The Queer Historical Work of New England Regionalism
In this though-provoking study of nineteenth-century America, J. Samaine Lockwood offers an important new interpretation of the literary movement known as American regionalism. Lockwood argues that regionalism in New England was part of a widespread woman-dominated effort to rewrite history. Lockwood demonstrates that New England regionalism was an intellectual endeavor that overlapped with colonial revivalism and included fiction and history writing, antique collecting, colonial home restoration, and photography. The cohort of writers and artists leading this movement included Sarah Orne Jewett, Alice Morse Earle, and C. Alice Baker, and their project was taken up by women of a younger generation, such as Charlotte Perkins Gilman and Pauline Elizabeth Hopkins, who extended regionalism through the modernist moment.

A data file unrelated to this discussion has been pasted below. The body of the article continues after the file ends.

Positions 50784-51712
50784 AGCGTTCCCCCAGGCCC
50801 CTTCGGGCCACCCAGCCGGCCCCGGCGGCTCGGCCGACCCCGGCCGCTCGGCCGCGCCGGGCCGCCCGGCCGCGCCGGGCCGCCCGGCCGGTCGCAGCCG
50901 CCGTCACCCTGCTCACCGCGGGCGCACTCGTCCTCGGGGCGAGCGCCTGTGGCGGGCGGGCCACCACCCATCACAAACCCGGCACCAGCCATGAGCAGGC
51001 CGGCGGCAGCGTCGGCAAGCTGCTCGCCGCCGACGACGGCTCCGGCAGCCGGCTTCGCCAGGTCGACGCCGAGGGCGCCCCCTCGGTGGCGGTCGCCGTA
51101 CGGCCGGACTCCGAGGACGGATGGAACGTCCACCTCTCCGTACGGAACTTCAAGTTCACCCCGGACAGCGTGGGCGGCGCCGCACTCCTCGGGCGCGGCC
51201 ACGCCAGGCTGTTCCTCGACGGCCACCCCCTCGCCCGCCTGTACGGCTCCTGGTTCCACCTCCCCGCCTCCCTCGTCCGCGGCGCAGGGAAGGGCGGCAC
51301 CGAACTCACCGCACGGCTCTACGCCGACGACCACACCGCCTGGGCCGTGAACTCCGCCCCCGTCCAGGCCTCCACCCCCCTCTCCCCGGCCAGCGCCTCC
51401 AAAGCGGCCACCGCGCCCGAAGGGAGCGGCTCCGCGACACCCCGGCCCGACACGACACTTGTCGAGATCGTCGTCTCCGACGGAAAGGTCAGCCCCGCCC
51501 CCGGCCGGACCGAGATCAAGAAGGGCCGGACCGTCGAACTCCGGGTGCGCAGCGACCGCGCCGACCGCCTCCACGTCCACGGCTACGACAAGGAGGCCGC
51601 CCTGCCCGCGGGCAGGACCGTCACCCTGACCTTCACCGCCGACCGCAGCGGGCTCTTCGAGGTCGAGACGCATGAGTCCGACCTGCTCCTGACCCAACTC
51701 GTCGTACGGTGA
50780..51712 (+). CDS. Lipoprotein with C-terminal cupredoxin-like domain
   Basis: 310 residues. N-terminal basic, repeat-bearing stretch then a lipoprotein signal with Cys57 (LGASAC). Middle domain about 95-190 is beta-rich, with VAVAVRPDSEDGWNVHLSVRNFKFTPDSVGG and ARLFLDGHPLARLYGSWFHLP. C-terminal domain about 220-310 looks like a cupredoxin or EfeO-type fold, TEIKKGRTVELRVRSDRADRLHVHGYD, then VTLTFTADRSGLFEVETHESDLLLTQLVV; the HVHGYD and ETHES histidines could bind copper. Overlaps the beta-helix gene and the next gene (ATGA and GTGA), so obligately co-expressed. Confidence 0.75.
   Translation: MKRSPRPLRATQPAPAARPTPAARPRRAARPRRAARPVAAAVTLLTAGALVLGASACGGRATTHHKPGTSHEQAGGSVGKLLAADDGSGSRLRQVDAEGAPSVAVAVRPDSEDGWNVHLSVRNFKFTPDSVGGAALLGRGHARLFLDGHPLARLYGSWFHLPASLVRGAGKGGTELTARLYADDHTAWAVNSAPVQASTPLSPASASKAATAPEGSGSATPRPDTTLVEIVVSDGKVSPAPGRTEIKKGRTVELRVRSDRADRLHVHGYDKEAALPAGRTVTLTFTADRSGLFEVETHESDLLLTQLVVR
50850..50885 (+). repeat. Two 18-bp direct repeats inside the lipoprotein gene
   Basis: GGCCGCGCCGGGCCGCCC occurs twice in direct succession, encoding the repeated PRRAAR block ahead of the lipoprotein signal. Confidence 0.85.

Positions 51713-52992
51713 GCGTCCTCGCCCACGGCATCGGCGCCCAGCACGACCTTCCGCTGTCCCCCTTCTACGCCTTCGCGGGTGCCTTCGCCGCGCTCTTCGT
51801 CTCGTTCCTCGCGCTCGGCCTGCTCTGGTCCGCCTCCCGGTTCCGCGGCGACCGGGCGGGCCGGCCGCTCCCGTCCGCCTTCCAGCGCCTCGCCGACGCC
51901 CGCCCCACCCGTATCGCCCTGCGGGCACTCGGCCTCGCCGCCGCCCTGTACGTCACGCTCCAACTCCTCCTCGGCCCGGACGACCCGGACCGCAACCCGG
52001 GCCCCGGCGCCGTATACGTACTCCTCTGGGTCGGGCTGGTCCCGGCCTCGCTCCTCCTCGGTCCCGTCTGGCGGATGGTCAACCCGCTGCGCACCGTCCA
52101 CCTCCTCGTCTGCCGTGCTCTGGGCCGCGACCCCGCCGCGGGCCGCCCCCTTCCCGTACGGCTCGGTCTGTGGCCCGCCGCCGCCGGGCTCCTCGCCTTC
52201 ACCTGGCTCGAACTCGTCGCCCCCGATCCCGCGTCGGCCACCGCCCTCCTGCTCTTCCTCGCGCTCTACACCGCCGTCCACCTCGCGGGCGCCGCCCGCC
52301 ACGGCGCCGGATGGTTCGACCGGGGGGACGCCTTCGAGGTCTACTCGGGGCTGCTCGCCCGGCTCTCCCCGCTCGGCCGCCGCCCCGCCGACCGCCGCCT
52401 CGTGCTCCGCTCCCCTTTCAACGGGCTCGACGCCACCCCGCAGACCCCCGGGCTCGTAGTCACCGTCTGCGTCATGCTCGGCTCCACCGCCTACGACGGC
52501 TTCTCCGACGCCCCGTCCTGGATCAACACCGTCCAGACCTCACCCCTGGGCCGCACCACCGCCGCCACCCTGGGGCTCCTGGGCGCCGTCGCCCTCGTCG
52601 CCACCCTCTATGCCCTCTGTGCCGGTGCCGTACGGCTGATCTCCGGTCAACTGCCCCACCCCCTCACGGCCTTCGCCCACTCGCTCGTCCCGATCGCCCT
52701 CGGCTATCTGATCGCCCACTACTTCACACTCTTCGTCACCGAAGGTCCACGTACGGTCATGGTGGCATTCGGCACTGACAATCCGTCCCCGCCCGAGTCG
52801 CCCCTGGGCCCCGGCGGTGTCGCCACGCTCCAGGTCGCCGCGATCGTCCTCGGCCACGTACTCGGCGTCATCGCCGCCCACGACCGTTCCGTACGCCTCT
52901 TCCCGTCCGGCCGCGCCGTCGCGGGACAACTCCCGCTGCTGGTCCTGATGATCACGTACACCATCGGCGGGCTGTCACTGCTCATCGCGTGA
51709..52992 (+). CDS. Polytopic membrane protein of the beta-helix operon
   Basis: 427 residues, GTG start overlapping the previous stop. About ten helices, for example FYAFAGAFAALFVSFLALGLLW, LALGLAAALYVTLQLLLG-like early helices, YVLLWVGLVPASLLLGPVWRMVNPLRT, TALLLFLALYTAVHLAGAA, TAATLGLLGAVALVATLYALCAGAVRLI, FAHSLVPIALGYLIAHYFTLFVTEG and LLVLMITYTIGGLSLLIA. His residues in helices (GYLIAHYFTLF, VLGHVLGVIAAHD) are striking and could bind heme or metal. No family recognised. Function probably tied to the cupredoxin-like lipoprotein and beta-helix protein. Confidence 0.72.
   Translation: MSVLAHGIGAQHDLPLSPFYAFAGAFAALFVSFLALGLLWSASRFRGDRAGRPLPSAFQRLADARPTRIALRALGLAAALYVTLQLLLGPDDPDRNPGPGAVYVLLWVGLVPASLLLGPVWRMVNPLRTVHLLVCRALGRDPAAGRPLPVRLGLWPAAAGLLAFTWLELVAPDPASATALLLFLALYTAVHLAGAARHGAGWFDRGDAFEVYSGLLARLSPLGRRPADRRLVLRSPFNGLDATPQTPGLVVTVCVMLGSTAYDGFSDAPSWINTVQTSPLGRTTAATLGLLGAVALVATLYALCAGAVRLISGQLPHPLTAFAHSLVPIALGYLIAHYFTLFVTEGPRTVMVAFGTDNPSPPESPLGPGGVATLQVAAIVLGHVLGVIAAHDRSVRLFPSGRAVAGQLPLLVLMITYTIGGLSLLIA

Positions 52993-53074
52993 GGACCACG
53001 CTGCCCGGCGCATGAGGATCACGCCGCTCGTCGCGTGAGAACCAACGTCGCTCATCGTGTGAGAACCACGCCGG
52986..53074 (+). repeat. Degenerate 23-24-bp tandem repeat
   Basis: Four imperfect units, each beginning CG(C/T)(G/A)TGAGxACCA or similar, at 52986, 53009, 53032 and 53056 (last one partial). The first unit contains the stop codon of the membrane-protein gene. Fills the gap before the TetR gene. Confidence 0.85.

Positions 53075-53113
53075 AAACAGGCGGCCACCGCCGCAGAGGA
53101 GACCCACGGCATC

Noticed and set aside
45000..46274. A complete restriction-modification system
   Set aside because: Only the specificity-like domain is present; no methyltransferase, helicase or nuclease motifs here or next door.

Lockwood draws on a diverse archive that includes fiction, material culture, collecting guides, and more. Showing how these women intellectuals aligned themselves with a powerful legacy of social and cultural dissent, Lockwood reveals that New England regionalism performed queer historical work, placing unmarried women and their myriad desires at the center of both regional and national history.
Lesbian Writing and Modern Histories
“The discussions of individual writers in Are Girls Necessary? are uniformly astute and provocative in company with one another.” —Women’s Review of Books
“Forceful and original. An important contribution to lesbian studies.” —Modern Fiction Studies
“Anyone with a poignant interest in lesbian writing—its history and ramifications in the literary world—will welcome the challenge presented in Abraham’s studies.” —Lambda Book Report
“Abraham’s book breaks new ground in its teasing out of the meanings and functions of ‘history’ in lesbian writing. It’s a must-read for scholars in the field—and not just because it has such a great title.” —Lesbian Review of Books
In this analysis of twentieth-century lesbian writing, Julie Abraham offers new readings of pulp novelists alongside high modernists—authors as various as Gertrude Stein, Willa Cather, Mary Renault, and Virgina Woolf—to examine how these writers created new lesbian narratives.